Prime Minister Naftali Bennett has accepted Ukrainian President Volodymyr Zelensky's invitation to visit the country on the condition that Kyiv makes substantial progress in ceasefire talks with Russia, Ynet has learned on Monday.
Bennett has been at the forefront of international mediation attempts between the warring Eastern European countries, having spoken to Zelensky and Russian President Vladimir Putin several times since fighting broke out last month. The Israeli premier even jetted off to Moscow earlier this month to meet with Putin in the Kremlin.
According to sources familiar with the matter, Zelensky and Ukrainian government officials have been pursuing a Bennett visit to Kyiv for the past ten days as they believe the visit would help expedite ceasefire talks with Moscow.
Over the weekend, the Prime Minister's Office has requested the Shin Bet security agency, which is in charge of securing the prime minister, to make the pertinent security arrangements for Bennett's visit to Kyiv on short notice.
However, some security officials have expressed their misgivings about the risks entailed in the prime minister going into an active war zone, especially after a Russian bombing of the city killed at least eight people on Monday.
Jerusalem qualified that Bennett will only be willing to arrive in Kyiv if both parties are sincere about striking a ceasefire and his visit would help advance an agreement.
"In order to advance the negotiations, it is clear that in-person meetings are necessary," a source involved in the talks with the Ukrainians told Ynet. "And they may happen down the road if negotiations reach a tipping point."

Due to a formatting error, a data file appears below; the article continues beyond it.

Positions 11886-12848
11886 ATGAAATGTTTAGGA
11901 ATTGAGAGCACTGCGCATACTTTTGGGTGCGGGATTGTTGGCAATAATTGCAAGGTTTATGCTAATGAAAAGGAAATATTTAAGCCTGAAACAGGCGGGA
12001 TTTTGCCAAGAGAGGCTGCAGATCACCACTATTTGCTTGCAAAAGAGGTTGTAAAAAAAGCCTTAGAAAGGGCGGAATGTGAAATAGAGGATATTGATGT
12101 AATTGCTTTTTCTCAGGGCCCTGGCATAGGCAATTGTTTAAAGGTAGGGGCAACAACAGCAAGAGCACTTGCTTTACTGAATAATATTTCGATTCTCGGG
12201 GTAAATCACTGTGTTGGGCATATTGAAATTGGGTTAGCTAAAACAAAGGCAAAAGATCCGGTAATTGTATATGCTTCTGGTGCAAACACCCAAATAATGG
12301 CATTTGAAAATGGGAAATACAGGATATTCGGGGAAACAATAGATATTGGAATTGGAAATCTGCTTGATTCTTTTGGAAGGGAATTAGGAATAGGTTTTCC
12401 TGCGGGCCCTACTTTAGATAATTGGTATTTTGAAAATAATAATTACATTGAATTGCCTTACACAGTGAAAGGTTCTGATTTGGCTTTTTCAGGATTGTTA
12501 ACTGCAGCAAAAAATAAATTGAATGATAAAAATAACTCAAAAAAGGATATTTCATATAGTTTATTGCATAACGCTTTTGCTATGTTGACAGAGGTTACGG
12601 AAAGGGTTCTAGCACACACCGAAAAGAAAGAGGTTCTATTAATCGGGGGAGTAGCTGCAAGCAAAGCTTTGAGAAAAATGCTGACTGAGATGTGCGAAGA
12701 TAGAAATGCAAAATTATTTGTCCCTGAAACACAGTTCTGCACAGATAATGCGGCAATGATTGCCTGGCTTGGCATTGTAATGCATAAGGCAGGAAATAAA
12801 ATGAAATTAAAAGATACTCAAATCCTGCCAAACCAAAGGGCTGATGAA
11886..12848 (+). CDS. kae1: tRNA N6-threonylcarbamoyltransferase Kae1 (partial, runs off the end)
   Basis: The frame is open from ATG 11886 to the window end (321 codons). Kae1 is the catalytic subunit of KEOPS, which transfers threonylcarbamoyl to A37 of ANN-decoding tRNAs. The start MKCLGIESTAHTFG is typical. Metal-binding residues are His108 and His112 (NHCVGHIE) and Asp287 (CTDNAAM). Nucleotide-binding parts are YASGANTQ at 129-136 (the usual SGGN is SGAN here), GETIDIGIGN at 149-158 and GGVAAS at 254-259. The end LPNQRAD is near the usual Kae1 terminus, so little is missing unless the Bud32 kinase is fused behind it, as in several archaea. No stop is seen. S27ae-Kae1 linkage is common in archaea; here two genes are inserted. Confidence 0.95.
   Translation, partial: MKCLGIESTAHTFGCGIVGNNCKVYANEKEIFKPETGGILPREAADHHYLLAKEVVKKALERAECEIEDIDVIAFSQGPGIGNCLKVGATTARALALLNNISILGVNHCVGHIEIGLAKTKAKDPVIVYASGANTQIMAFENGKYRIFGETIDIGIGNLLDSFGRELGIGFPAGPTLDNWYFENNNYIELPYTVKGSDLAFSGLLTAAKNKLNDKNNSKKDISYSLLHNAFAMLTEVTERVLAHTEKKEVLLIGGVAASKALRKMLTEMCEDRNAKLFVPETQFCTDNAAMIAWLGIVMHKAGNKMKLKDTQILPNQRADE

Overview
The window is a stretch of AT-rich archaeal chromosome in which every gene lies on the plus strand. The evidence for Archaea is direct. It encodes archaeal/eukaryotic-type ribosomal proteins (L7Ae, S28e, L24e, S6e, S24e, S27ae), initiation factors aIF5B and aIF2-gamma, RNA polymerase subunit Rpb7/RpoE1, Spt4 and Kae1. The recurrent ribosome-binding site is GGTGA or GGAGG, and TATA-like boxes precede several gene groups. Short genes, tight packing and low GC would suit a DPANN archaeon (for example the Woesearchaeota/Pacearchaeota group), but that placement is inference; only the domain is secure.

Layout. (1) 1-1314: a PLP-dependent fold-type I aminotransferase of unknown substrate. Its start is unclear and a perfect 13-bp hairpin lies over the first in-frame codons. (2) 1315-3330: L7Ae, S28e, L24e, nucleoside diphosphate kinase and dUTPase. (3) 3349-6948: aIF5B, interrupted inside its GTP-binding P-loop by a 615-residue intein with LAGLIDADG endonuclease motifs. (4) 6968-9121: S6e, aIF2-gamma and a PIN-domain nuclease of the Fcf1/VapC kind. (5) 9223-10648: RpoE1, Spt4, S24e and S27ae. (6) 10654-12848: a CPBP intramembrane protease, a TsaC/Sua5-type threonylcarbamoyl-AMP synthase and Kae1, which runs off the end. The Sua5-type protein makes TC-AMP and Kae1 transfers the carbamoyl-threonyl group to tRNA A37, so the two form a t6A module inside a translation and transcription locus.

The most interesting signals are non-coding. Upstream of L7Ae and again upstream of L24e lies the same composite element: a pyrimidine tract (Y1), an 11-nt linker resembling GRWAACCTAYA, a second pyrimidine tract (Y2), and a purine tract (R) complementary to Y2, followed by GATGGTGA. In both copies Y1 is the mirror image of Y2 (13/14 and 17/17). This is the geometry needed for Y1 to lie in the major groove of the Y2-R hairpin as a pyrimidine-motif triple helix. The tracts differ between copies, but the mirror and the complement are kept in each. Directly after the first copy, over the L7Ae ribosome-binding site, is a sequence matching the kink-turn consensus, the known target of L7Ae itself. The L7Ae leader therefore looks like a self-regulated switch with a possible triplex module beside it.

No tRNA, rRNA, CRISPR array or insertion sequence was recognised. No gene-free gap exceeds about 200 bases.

Rebuffing the notion that Bennett has only agreed to the visit to bolster his image on the international stage, another official said that arriving in Kyiv for a photo op "is not a reasonable risk."
Kyiv has also previously invited U.S. President Joe Biden to make a stop in Ukraine during his visit to Europe later this week to attend a summit of NATO leaders.
The White House has clarified that such a visit was not on the agenda, although Biden is expected to visit neighboring Poland, where the United States has deployed thousands of additional troops since the outset of fighting.
Meanwhile, Bennett landed in Egypt for an unannounced visit, in which he is set out to meet with Egyptian President Abdel Fattah al-Sisi in Sharm el-Sheikh.
This is Bennett's second trip to the Egyptian tourism hub since taking office last June, after meeting al-Sisi there in September.
The visit comes just days after the two countries agreed to launch direct flights from Tel Aviv's Ben Gurion Airport to Sharm.
Shortly before their visit, al-Sisi met with Abu Dhabi Crown Prince Mohamed bin Zayed Al Nahyan to discuss "ways to continue to strengthen our relations" and international developments, according to the Emirati leader.
Ties between Israel and Egypt have only warmed up in recent years despite having signed a peace agreement in 1979. The two countries also share security interests in the Gaza Strip as both see the Palestinian enclave's Islamist Hamas rulers as a threat. Cairo is also a major importer of Israeli natural gas.
The United Arab Emirates established diplomatic ties with Israel in 2020 as part of the Trump administration-brokered Abraham Accords, to which several other Muslim-majority countries joined in the months after.